Happy St. Patrick’s Day to those who celebrate the holiday! Coincidentally, the CDC’s map of Minnesota’s COVID-19 “Community Levels” is almost entirely green, indicating low risk of COVID throughout the state.
On the whole, COVID data in Minnesota is encouraging this week, with most metrics indicating the virus is on the decline in the state.
Last week, we shared information about how older adults continue to face the highest rates of hospitalizations and deaths, while also seeing lower rates of hospitalizations and deaths if boosted.
This week, we look at the CDC’s data of contributing causes listed on COVID death certificates, and we see other groups of people that might be at higher risk.
Grow the Future of Public Media
MPR News is supported by Members. Gifts from individuals power everything you find here. Make a gift of any amount today to become a Member!
Among the top five conditions listed as most commonly contributing to COVID deaths in Minnesota, three are more likely to be pre-existing conditions — hypertensive diseases, diabetes and vascular dementia. These conditions had a higher rate of prevalence among Minnesota COVID deaths than for the U.S. as a whole.
The other two contributing causes, influenza/pneumonia and respiratory failure, could be pre-existing or could be factors tied to COVID. In contrast to the other three conditions, the rates for these two contributing causes were higher for the U.S. as a whole than for Minnesota.
While these are overall trends and important to note, we shouldn't lose sight of the fact that COVID deaths in Minnesota are declining, alongside other metrics. Let's turn now to what the data has to tell us this week.
COVID cases, hospitalizations and deaths continue to decline
COVID cases continue to fall in all regions of the state, as well as cluster to a similar case rate of around 50 cases per 100,000. These are officially-reported cases, generally reported via healthcare providers. They do not include at-home tests.
Intensive care unit COVID admissions are up after reaching a low last week. Non-ICU admissions are down somewhat from last week’s data.
Taking the longer view, non-ICU COVID admissions are notably well below what they were for much of 2022. Non-ICU admissions also fell sharply in February for the last two years. In 2021, those admissions then began to rise in March, while in 2022 they rose in April. It remains to be seen if and when we will see a similar rebound in hospitalizations.
COVID deaths continue to remain lower following the upticks we saw in December and January.
COVID wastewater levels are down throughout state, holding steady in Twin Cities
Twin Cities metro update
The total level of virus in Twin Cities wastewater increased by only two percent for the week ending Mar. 13 compared to the previous week, according to the latest data from the Metropolitan Council and the University of Minnesota’s Genomic Center. The XBB subvariant now comprises 91 percent of the viral RNA load entering the Metro wastewater plant.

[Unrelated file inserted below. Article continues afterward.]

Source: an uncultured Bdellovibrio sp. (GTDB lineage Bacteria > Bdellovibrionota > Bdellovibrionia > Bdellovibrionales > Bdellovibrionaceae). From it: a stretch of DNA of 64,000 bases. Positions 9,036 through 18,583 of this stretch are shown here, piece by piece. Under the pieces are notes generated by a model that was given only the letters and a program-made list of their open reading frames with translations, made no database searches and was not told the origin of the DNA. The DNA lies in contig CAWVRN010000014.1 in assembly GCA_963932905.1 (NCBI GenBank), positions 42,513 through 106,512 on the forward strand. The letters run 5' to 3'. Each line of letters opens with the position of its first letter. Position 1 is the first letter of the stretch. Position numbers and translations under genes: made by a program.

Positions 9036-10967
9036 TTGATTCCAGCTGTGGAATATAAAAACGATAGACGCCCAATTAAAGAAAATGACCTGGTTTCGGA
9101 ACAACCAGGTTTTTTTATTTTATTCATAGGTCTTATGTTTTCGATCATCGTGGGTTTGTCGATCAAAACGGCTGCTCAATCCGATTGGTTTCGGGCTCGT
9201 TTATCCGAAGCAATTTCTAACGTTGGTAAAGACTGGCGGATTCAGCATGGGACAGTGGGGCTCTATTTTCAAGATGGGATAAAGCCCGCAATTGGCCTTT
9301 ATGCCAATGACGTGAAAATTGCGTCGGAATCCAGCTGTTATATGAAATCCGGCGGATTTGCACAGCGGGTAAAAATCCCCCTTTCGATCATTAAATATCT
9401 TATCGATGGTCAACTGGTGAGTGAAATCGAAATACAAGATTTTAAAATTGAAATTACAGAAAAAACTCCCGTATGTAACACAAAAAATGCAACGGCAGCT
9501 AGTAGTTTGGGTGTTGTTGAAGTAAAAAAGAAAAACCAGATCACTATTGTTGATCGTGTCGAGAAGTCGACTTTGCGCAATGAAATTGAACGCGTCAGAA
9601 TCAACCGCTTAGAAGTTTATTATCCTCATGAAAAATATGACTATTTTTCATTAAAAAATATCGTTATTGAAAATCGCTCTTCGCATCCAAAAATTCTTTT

The COVID load in Twin Cities wastewater, although lower than what we have seen this year up to March, remains above the levels we saw at this time in 2021 and 2022.
COVID levels in wastewater decreased throughout the state over the prior month and prior week, according to the latest data out of the University of Minnesota’s Wastewater SARS-CoV2 Surveillance Study.
For the period ending on Mar. 5, all the study’s regions experienced substantial declines over the prior month. The North East, South West and Central regions experienced monthly declines between 50 and 60 percent, the largest measured decreases over that period. The four other regions in the study saw monthly declines between 25 and 50 percent.
The North East region also experienced a substantial decline over the prior week of 51 percent, indicating a continuing, somewhat steep decrease in COVID wastewater levels.
All other regions saw smaller declines over the prior week, and the Central region experienced a one percent increase. These weekly changes suggest that the larger monthly declines are leveling off, which can be seen in the graphs below. Whether that leveling off results in a new, sustained plateau remains to be seen.
CDC: The map of Minnesota is green, and not just for St. Patrick’s Day
The CDC rates no counties as high risk in its Community Levels assessment this week, down from two last week. And only five counties are rated medium risk, down from 15 last week. That leaves 82 counties at low risk. (See CDC "Community Level" map above.)
The last time there were no Minnesota counties rated high risk by the CDC was in mid-January.
Traverse and Big Stone counties are both rated medium risk this week, which is an improvement since they have both been at high risk over the last few weeks. This is most likely due to a lower COVID hospitalization rate this week of 11 admissions per 100,000 people compared to last week when the rate was 38 per 100,000 people.
Faribault, Freeborn and Martin counties along the southern border of the state are the three other medium-risk counties. Faribault and Freeborn counties each have a COVID hospitalization rate of 16 admissions per 100,000 people, and Martin has a hospitalization rate of 17 per 100,000 people.
By comparison, last week 17 counties in Minnesota had a hospitalization rate of 10 or more admissions per 100,000 people.
Only seven counties have a case rate that exceeds 100 per 100,000 this week, down from 11 last week and 37 the week before that. Notably, Traverse County, which had a case rate that exceeded 300 per 100,000 last week, has a much lower case rate of 61 per 100,000 this week.